MVB to C[laiborne] W[atts] Gooch, 8 March 1834
March 8th. 34
my dear Sir
I ought to have written to you before to thank you for your kind & instructive letters, but you can well conceive how it is here. The truth is I have hardly time to read, much less to answer my letters, & I am so connected with a question that works itself into every thing, that I am more than ever disinclined to letter writing in regard to which my habits have, I am ashamed to say it, always been bad. I assure you with perfect truth that down to the present moment I have never yet to my most intimate friends written a word upon the subject of Genl. Jacksons successor, & I do not believe that I will change my course at any time. I am perfectly content to leave that matter wholly to the people, & shall have no difficulty in reconciling myself to whatever disposition they may chose to make of it. To so much of your very interesting letter as touches upon <
illegible> that point, & the course to be pursued by our friends upon points connected with it, I say nothing further than ^that^ I have been strongly impressed with the truth & justice of your observation, upon the causes which have for the moment thrown the course of Virginia, upon the subject of National politics, for the moment in doubt, if not discredit. In regard to the particular points you have referred to, I can at present only say, that if an opportunity presents itself in which I can oblige you in respect to them or in any other way it will give me sincere pleasure to do so.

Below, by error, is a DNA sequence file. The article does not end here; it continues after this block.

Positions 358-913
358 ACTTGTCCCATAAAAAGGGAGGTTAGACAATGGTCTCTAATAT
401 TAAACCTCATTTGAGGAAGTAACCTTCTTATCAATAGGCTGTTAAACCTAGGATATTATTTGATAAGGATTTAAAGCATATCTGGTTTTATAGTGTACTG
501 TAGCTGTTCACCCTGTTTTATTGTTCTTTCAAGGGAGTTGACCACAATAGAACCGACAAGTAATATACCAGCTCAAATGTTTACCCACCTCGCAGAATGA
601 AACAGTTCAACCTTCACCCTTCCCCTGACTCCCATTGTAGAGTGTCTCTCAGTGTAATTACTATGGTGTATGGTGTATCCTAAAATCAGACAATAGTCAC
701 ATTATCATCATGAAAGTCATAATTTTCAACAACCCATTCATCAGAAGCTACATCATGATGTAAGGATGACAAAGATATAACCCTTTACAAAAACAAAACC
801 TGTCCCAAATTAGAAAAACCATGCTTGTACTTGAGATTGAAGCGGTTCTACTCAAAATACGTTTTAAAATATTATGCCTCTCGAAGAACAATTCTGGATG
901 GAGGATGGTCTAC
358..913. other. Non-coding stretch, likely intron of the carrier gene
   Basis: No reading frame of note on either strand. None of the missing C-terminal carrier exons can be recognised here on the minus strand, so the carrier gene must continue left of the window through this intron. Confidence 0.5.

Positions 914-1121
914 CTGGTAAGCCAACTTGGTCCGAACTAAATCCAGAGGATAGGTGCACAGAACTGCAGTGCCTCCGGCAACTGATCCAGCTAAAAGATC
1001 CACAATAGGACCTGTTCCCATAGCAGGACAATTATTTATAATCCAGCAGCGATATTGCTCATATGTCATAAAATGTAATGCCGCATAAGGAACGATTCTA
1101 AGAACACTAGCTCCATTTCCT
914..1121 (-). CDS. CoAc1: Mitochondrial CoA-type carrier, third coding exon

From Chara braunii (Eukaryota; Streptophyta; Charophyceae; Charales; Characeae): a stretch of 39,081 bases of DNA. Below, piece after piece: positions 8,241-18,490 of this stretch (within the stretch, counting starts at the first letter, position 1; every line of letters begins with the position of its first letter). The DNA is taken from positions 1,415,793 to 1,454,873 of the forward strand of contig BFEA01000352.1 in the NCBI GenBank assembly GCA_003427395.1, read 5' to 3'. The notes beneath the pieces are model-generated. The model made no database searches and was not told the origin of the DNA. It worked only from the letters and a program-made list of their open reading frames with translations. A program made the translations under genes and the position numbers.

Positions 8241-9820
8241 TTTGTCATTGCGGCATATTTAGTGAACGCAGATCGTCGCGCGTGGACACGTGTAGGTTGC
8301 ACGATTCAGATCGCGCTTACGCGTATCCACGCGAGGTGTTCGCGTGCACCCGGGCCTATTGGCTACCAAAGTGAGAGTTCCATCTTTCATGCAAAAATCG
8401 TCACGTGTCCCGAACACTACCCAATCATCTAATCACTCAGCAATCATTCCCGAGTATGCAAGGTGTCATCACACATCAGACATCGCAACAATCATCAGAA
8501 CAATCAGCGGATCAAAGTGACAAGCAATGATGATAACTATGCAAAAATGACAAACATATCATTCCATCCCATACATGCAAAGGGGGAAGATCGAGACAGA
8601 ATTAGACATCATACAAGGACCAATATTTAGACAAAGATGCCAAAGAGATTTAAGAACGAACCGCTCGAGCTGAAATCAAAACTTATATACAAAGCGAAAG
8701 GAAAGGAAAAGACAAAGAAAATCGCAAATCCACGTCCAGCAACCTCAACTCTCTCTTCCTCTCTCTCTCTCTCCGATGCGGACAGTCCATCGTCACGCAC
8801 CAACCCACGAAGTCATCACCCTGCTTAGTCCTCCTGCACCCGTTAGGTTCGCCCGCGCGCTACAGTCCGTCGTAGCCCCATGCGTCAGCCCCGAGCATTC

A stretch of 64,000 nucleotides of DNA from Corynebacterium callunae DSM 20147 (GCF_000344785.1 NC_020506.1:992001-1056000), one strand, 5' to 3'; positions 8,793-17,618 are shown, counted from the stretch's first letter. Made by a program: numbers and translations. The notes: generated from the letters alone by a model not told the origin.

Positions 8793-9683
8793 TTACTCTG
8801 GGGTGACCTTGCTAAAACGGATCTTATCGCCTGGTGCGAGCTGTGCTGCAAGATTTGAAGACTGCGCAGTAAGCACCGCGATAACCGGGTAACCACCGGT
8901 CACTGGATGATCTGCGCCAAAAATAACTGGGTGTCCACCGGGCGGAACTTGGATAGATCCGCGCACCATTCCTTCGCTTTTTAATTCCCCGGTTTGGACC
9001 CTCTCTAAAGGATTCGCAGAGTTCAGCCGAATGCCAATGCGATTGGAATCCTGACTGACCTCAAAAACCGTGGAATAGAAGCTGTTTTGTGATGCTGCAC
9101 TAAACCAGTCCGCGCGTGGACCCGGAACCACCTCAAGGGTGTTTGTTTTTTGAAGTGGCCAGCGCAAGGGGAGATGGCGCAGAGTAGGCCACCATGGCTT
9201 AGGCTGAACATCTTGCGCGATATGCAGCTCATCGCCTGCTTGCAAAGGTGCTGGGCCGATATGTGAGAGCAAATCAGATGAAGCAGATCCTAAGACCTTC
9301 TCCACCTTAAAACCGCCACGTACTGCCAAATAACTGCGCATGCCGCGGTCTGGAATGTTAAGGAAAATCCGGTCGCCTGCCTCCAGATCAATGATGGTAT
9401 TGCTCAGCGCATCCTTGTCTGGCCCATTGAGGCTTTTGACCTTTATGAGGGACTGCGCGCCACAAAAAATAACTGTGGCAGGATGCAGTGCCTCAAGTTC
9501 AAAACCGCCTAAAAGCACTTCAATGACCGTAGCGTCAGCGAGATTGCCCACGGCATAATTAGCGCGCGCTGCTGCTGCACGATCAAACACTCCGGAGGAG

You have a noble opportunity now to do your State service, & I am full of hope as to the result. If Virginia falters at this moment she will loose a moral height in the scale of the Union which she cannot regain in twenty years.
Excuse this hasty scrawl & believe me to be
very truly yours
P.S. I am ashamed to send you this letter but I write under circumstances which do not allow me another sheet of paper